- Vocational training is adequate for most jobs.
- A student would learn far more in a 40 hour per week apprenticeship than he would learn in college.
- Admission requirements select for student quality more than college classes do and most employers don’t actually utilize the ‘value added’ through the college classroom experience.
- Consider the difficulty of the engineering school entrance exams in various countries. If a difficult exam does the selection work, the college teachers don’t have to.
- When a country increases the number of college graduates, it does not increase its overall productivity or its niveau.
- Academia primarily trains people to be confident in their abilities and economic damage from subsidized hubris is hard to quantify but it is in evidence whenever there is a banking crisis or whenever people gobble up a pop-sci article on a nonsense ‘discovery’.
- When a country incentivizes ‘college for everyone’ the result is runaway credential inflation
- Today, you need to have a degree to get a job which did not require a degree 40 years ago and the reason is not that the job has become more complicated.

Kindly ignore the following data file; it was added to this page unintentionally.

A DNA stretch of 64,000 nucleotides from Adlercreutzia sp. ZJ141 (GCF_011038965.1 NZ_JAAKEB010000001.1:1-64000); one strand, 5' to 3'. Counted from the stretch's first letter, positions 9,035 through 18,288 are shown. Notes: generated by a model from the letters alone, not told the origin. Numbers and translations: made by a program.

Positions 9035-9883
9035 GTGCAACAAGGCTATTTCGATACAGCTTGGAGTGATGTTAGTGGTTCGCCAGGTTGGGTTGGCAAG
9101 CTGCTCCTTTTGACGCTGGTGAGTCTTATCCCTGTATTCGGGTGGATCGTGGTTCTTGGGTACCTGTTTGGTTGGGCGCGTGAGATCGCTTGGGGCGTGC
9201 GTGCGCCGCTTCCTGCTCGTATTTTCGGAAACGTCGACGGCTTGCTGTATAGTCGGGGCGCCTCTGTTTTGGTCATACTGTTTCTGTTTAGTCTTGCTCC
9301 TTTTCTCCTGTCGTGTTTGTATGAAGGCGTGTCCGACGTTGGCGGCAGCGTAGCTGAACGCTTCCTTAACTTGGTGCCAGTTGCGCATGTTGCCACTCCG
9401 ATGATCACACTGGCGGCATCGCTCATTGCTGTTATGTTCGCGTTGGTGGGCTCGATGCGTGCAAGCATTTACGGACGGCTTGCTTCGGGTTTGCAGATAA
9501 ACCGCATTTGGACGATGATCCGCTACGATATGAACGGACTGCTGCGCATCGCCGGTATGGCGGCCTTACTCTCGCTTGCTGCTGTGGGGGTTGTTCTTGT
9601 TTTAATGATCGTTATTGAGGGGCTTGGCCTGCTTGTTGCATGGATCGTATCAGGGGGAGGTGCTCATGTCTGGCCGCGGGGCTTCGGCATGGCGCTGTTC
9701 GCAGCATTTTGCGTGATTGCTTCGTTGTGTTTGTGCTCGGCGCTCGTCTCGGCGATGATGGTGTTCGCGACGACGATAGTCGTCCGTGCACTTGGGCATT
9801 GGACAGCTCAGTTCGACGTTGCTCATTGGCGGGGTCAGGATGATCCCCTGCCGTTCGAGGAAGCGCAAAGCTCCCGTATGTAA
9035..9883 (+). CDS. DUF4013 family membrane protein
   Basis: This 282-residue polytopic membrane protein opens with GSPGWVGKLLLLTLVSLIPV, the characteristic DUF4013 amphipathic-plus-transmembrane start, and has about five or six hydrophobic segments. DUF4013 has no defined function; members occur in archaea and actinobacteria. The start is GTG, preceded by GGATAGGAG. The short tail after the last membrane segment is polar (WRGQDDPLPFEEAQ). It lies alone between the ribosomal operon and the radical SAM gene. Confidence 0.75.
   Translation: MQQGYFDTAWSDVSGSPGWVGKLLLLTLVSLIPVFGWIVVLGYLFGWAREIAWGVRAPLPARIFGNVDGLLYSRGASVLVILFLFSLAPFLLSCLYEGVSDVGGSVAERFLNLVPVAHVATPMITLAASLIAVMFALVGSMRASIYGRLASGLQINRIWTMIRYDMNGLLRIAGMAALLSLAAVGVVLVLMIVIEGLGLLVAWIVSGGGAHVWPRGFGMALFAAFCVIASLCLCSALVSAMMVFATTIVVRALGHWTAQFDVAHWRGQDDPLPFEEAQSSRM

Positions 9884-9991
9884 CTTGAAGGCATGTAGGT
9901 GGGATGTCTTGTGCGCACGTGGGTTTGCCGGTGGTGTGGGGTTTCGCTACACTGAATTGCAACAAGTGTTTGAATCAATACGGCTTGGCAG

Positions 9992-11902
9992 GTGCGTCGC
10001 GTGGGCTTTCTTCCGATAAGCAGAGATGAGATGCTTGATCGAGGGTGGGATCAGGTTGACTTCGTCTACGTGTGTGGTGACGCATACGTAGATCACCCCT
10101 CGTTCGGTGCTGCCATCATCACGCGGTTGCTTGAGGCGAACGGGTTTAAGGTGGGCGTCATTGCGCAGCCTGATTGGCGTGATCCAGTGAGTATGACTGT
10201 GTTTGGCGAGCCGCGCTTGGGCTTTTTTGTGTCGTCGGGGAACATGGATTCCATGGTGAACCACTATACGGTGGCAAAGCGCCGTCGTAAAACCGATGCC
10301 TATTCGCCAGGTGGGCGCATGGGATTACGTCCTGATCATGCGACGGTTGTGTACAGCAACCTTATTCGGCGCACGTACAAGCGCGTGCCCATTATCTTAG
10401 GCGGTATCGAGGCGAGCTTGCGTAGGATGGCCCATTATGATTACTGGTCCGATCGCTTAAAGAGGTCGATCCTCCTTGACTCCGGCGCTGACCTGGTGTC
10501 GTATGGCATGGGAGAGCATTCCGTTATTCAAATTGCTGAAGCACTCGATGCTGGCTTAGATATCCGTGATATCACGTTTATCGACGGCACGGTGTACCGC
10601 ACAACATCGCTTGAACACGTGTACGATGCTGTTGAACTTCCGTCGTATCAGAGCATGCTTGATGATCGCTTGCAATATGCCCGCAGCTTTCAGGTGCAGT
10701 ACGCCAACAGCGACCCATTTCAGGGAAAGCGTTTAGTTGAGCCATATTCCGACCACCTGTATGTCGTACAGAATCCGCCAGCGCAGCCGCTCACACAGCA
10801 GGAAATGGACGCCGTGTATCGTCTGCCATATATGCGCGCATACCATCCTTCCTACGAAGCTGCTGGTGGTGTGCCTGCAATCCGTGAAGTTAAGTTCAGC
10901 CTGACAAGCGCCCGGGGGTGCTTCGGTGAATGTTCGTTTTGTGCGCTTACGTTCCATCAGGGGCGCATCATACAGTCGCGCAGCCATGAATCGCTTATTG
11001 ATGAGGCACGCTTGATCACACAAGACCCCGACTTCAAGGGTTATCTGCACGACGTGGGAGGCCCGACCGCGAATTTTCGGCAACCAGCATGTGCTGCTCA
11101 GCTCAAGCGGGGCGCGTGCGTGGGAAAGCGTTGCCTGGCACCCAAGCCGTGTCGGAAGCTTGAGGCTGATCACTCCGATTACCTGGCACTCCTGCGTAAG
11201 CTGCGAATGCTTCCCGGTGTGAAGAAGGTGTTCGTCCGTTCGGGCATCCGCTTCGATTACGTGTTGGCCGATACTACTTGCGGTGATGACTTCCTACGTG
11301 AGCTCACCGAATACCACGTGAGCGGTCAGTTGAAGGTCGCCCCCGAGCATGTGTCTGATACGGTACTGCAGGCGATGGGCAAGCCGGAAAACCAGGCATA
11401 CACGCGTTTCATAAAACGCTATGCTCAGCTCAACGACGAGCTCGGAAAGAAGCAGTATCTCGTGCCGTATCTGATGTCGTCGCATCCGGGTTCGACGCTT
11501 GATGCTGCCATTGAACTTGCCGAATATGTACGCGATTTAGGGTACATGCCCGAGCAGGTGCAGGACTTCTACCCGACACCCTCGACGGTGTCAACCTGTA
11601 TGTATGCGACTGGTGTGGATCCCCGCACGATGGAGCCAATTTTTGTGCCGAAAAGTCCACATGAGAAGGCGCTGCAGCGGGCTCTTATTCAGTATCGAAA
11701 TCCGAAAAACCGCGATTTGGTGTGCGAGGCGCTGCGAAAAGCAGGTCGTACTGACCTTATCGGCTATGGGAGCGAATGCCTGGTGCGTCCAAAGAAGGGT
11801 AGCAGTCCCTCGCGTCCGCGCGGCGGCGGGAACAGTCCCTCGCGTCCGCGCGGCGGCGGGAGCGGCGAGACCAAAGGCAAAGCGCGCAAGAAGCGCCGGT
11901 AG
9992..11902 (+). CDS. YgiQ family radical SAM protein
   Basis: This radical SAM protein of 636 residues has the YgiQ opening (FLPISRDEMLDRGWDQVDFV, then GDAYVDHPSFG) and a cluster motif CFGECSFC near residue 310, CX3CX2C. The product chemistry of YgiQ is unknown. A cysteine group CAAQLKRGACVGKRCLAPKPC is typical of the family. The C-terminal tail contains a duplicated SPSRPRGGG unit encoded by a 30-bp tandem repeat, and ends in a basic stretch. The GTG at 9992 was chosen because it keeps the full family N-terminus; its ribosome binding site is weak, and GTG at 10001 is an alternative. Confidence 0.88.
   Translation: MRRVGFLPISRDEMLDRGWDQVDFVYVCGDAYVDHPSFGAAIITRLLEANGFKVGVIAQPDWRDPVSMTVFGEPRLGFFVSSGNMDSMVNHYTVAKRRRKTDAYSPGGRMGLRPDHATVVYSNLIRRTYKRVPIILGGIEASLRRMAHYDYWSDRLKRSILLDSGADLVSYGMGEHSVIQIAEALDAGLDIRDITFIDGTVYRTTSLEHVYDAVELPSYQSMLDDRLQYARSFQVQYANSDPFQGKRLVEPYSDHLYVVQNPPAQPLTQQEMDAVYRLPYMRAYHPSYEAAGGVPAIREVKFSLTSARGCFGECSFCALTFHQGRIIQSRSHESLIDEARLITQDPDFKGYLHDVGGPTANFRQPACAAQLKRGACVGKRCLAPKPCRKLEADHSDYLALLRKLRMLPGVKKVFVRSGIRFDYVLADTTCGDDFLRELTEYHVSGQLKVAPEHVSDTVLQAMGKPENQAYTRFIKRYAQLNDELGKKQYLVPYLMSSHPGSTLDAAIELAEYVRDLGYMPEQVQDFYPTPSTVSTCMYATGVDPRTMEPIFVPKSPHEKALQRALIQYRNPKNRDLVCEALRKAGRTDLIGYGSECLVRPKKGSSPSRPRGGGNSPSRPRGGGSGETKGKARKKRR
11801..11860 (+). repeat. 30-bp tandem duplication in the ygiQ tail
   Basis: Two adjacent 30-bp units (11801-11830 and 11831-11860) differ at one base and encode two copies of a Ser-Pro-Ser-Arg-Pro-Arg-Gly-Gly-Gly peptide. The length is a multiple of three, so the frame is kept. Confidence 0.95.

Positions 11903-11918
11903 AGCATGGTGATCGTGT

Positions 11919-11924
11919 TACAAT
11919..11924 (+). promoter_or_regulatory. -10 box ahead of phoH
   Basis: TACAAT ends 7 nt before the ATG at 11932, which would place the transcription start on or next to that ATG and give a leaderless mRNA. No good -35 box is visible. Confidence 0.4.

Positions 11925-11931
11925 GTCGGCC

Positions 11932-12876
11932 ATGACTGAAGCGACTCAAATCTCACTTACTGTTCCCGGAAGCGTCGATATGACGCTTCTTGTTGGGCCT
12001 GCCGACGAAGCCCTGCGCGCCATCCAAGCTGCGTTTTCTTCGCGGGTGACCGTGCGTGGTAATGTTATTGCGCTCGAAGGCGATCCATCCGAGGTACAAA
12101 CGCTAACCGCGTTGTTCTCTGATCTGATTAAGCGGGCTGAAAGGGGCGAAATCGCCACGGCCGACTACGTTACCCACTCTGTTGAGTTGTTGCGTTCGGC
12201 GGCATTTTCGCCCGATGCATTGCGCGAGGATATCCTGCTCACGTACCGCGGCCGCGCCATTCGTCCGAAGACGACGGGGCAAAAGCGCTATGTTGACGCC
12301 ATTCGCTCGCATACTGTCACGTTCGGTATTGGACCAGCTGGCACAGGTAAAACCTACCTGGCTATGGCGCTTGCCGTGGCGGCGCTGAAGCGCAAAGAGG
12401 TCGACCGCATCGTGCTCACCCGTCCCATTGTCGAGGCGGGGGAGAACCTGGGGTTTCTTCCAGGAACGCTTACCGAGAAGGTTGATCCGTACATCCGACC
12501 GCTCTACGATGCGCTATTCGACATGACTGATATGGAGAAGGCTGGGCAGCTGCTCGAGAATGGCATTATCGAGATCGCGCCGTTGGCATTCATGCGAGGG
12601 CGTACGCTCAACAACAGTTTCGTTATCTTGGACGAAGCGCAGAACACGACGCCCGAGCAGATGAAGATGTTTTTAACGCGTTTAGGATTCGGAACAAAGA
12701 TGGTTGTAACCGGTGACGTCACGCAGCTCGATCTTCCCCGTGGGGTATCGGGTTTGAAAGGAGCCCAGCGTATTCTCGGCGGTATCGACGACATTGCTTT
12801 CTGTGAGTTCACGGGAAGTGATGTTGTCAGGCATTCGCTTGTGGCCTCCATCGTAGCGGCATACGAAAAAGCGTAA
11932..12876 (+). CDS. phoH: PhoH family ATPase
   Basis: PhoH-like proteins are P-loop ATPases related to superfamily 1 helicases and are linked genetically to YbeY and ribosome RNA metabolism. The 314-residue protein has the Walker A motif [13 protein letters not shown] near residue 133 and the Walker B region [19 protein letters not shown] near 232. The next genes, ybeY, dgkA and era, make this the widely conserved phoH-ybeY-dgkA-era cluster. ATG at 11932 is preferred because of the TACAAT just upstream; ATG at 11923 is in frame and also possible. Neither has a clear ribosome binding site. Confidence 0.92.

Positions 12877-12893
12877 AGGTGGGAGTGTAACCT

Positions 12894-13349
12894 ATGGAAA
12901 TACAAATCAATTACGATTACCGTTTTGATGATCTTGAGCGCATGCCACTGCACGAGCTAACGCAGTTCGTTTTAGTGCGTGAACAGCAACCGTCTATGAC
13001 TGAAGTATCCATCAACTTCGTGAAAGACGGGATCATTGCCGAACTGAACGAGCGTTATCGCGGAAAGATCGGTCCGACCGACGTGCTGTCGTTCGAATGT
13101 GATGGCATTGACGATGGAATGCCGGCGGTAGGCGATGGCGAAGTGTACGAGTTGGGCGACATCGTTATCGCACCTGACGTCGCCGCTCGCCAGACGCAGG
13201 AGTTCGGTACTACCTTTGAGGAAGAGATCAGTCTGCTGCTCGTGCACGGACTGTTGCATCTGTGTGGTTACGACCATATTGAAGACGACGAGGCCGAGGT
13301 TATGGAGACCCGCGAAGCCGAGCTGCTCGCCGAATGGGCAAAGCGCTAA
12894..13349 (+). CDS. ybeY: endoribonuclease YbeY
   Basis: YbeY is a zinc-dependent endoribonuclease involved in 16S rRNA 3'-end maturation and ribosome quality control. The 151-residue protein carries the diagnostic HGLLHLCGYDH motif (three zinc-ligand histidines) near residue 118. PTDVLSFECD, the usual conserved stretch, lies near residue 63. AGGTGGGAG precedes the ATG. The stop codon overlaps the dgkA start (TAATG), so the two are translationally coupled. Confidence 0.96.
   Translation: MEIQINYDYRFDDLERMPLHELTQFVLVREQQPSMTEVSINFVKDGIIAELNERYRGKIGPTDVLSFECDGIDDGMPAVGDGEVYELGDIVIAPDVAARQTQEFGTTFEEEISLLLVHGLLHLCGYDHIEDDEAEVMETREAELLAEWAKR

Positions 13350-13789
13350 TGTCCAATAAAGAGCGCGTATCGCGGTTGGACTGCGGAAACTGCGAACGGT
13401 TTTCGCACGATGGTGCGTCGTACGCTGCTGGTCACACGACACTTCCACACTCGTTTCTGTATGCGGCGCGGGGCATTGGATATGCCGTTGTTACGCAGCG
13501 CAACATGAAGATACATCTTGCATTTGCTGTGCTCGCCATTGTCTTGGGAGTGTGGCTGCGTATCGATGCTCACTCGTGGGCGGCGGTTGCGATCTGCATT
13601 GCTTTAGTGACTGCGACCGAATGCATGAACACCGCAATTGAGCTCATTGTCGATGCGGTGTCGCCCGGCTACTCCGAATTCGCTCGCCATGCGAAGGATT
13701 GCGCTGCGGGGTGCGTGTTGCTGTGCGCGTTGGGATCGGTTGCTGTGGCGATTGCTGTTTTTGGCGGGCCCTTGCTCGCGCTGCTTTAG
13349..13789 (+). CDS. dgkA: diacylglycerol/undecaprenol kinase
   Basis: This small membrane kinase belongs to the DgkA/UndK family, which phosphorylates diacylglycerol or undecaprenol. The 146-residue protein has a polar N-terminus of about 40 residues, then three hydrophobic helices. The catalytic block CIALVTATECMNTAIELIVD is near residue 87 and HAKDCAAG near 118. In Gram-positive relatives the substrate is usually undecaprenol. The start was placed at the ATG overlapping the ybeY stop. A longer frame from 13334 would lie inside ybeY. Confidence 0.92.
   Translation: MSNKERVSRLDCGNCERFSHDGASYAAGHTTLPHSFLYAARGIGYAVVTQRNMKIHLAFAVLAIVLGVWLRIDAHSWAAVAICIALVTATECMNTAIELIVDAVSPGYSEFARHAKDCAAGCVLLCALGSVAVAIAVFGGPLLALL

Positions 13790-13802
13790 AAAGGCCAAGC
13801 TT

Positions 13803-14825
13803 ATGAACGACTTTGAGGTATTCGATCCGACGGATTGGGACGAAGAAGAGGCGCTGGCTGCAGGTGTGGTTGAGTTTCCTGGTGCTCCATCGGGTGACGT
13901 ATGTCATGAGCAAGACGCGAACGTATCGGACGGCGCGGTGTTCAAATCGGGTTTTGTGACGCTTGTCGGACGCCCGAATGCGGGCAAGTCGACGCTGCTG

- College is a waste of time because even the ‘best’ students do not demonstrate the ability to apply the knowledge they have acquired.
- “Students who receive honor grades in college-level physics courses are frequently unable to solve basic problems and questions encountered in a form slightly different from that on which they have been formally instructed and tested.” Howard Gardner, Harvard psychologist
- College is a waste of time for most people because most people are too dumb to learn the subtleties of the lessons. Without practical subtleties, knowledge is worse than useless.
- In Caplan’s economics classes, he notes that only 4 out of 40 students demonstrate true comprehension of the material. The rest just demonstrate some level of memorization – but they still pass.
This last point is the most worrisome to me because on sites like Quora and WordPress, we see an appetite for comprehension whetted by experiences in college but not satisfied by experiences in graduate programs or in the workplace.
Yet, throughout the internet, we see the spread of some of the worst, most inaccurate heuristics. Instead of the best teaching rising to the top, we often see pedestrian misinformation promoted by people who have been trained by their college experience to be overconfident.
This is a difficult issue because nobody wants to live in a country full of uneducated imbeciles, yet nobody wants to be surrounded by overconfident idiots either. Tough call.
Companies certainly like college graduates, though. An employee who can’t quit because he has debts to repay is a great employee.